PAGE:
declining share of the world's satellite-launching
In the commercial market, the two big rocket giants in
the United States, Lockheed Martin and Boeing, have
been priced out by lower-cost competitors from Russia,
Ukraine and France. Lockheed's Atlas 5 had only one
commercial order in 2005, compared with 22 in 1998.
Boeing has withdrawn its Delta 4 rocket from the
commercial market and relies exclusively on business
from the U.S. government.
At stake is a market that was worth $4 billion last
year, when governments and businesses paid for 55
launchings, according to the Federal Aviation
Administration. Of those, 18 were commercial, with a
value of $1 billion. American companies compete for
commercial orders only by teaming with foreign
partners - often former Cold War rivals. Lockheed has
teamed up with Khrunichev State Research of Russia to
form International Launch Services. Boeing has joined
with several nations to form a consortium called Sea
Musk says he wants to develop an all-American option
that will be price-competitive and break the duopoly
of Lockheed and Boeing on contracts with the federal
government. Ultimately, he wants to send people into
space, to the moon and beyond.
"We have to do something dramatic to reduce the cost
of getting to space," Musk said in an interview at
SpaceX's offices in El Segundo. "If we can get the
cost low, we can extend life to another planet. I want
to help make humanity a space-faring civilization."
SpaceX's first effort, the Falcon 1, will not put
anyone on the moon. It is designed to send small
satellites - typically communications and scientific
payloads smaller than 1,000 pounds - into low orbit, a
maximum of about 300 miles, or 500 kilometers, above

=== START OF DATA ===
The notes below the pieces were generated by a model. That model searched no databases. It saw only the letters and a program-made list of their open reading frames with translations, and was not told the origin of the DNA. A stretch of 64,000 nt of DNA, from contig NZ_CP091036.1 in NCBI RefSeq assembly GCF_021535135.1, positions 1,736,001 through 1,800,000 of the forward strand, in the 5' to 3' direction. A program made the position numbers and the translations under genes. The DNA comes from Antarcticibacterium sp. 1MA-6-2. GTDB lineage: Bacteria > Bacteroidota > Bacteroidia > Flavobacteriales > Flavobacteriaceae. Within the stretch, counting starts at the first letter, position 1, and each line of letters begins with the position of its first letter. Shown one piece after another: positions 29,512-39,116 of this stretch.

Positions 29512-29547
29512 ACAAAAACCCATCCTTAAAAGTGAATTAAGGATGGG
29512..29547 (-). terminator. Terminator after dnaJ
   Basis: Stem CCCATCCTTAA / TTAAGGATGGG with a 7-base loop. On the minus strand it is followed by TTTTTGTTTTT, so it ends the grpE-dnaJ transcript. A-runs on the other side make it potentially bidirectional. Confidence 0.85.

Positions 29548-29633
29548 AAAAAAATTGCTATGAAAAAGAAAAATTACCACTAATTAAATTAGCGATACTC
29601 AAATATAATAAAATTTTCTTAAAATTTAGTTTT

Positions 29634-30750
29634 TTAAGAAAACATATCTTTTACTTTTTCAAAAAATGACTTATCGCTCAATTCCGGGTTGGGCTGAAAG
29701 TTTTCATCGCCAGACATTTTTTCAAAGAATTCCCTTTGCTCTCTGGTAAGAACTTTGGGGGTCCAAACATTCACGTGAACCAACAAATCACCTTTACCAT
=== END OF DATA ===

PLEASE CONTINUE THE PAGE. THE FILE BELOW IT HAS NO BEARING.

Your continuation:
the Earth. The two-stage Falcon 1 is designed to be
mostly recyclable, with part of it falling into the
ocean to be picked up and used again.
The Falcon 1 will charge $6.9 million a launching. It
is intended to go head to head with the Pegasus rocket
made by Orbital Sciences of Dulles, Virginia, which
charges $25 million to $30 million for the same
launching, as well as rockets sent up by India and
Next up are the Falcon 5, the same rocket with five
engines, and the Falcon 9, with nine engines. The
Falcon 9 would bring SpaceX into direct competition
with Boeing's Delta 4 and Lockheed's Atlas 5 in the
so-called heavy-lift market, in which the U.S.
government is the main customer. A Falcon 5 will
launch 8,000-pound payloads for $18 million, a third
of the price charged by competitors. The Falcon 9,
which will put 10 tons of payload as far as 22,000
miles into the sky, will cost $27 million a launching.
A similar launching by Lockheed or Boeing costs about
$70 million to $80 million.
Expecting that it can compete in this market, SpaceX
has sued Boeing and Lockheed in federal court in
California, seeking to prevent them from combining
their rocket units in a joint venture called the
United Launch Alliance that would have a lock on $32
billion in Air Force launchings through 2011.
"SpaceX has the potential of saving the U.S.
government $1 billion a year," Musk said. "We are
opposed to creating an entrenched monopoly with no
realistic means for anyone to compete."